President Obama and his team are putting on the hard sell today in Washington to try to convince the public and Congress to support his goal of attacking Syria. Obama himself will be on every single television network tonight giving interviews, while his top advisers will be holding extensive briefings with various members of Congress.
Obama then gives a prime-time speech tomorrow night (one presumes it would have been tonight, but the Eagles-Redskins game on Monday Night Football pushed it towards Tuesday - got to have your priorities in order).
As we've noted since the middle of last week, the votes to support the attack simply aren't there in the House of Representatives. But Obama could change that equation if he starts getting the public to support the idea, which is why his prime-time speech tomorrow night is the most important half-hour of his second term in office. Because if he loses the vote in the House, how can he go bomb Syria? What would be the point of even going to Congress? But how hamstrung would be for the next three years if he does lose that vote? This speech tomorrow night in his last chance to convince a skeptical public that it's in our country's collective best interests to punish the Assad govt. in Syria.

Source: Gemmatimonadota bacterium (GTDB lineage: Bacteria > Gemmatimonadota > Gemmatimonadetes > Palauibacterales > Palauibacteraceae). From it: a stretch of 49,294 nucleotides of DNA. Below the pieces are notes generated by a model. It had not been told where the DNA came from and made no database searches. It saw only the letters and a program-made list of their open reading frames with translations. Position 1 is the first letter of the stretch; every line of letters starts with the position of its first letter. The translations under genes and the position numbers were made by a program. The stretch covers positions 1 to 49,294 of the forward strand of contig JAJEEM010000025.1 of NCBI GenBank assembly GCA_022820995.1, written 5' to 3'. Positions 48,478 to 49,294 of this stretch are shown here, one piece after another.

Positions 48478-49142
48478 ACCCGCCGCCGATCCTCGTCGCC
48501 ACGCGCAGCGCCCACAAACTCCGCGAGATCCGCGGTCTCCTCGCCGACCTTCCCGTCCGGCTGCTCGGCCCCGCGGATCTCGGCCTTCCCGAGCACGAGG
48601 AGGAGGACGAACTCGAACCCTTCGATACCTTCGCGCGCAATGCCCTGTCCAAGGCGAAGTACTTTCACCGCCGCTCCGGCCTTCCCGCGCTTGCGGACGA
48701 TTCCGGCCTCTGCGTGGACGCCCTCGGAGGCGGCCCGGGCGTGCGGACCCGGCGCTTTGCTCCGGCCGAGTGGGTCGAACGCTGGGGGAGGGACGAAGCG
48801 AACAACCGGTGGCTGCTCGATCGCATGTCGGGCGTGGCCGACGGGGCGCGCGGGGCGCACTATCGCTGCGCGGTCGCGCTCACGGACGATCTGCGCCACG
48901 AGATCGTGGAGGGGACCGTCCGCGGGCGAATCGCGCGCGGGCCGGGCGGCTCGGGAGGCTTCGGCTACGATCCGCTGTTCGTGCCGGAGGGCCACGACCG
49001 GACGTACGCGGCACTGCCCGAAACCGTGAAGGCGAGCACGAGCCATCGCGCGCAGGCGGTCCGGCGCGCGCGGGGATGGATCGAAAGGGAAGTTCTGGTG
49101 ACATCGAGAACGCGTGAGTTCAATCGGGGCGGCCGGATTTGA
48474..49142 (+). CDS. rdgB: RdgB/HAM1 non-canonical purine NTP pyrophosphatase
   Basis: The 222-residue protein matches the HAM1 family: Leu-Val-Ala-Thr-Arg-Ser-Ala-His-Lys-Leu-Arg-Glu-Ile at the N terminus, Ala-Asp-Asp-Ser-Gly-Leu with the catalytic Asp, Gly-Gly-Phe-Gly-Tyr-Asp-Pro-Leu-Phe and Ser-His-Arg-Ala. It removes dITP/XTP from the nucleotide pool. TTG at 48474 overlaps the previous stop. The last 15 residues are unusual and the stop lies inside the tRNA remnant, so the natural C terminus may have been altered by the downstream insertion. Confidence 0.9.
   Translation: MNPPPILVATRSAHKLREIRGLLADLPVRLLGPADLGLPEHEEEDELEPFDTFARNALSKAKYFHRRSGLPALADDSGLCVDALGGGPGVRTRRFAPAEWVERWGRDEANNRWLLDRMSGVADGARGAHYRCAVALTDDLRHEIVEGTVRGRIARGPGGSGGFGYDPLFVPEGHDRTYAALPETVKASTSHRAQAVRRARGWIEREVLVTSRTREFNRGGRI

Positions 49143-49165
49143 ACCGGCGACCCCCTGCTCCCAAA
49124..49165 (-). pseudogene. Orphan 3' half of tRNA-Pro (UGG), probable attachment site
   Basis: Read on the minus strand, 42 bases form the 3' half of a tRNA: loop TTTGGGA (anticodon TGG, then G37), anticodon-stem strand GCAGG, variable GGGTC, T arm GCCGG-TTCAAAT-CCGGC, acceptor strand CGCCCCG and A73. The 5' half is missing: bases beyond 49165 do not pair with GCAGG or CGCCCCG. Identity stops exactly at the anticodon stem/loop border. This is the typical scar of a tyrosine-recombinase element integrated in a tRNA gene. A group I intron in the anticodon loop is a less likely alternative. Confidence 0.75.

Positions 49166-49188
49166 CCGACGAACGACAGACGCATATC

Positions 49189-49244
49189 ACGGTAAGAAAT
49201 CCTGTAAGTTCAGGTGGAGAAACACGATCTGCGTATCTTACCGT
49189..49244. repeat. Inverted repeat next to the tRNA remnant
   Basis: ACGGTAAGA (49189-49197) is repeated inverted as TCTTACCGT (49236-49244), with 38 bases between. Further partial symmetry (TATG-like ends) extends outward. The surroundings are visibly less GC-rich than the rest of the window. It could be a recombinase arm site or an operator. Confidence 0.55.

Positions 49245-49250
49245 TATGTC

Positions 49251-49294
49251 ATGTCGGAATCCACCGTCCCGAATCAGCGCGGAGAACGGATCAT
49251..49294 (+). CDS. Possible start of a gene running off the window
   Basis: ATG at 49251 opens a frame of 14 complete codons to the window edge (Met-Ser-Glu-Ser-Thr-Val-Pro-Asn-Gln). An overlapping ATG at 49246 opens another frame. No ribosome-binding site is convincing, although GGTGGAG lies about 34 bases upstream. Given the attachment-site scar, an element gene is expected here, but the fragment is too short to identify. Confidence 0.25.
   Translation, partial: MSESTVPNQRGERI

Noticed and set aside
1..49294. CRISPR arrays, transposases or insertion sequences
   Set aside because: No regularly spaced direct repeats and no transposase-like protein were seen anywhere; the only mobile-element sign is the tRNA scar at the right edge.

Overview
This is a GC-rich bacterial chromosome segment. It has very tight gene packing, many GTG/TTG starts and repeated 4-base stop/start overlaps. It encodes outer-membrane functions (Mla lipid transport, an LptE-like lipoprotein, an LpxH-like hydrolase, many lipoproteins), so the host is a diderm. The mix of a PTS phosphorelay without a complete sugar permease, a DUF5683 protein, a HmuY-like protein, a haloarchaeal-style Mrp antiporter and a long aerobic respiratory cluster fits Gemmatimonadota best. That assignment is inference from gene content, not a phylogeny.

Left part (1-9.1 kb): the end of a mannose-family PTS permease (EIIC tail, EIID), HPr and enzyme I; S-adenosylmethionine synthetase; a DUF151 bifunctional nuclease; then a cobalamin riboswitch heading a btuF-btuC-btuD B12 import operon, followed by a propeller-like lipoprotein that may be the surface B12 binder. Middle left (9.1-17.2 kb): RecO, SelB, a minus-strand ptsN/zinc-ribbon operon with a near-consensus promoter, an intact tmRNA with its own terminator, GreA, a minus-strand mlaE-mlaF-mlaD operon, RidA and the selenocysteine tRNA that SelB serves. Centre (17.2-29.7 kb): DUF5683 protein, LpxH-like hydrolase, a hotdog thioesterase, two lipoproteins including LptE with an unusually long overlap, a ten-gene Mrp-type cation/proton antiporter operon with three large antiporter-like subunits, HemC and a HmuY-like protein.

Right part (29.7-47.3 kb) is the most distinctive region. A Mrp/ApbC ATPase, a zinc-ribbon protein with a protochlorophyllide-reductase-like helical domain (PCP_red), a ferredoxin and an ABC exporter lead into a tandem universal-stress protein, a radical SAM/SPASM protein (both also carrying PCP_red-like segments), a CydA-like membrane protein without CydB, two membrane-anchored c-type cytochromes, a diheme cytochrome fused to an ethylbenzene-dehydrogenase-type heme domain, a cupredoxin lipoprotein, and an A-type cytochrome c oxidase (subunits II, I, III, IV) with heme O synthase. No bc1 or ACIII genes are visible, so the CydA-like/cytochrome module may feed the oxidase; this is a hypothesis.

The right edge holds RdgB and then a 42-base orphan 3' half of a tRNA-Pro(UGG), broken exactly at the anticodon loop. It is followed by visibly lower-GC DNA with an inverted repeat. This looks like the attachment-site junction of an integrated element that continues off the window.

Meanwhile there was another hundred plus protesters calling for no war in Syria this past Saturday night in Tampa. CL's Terence Smith reports.
The 12th anniversary of the 9/11 attacks will be observed later this week. It's also the first anniversary of the attack on the U.S. compound in Benghazi, Libya, that resulted in the death of US Ambassador Chris Stevens, the first such U.S. ambassador to die while doing his job overseas since 1979. And the controversy about how big a scandal it is continues. If you think not, you didn't see the confrontation on Fox News Sunday yesterday between Karl Rove and Juan Williams.
And the issue of black-on-black crime was the topic of a discussion Thursday night in East Tampa.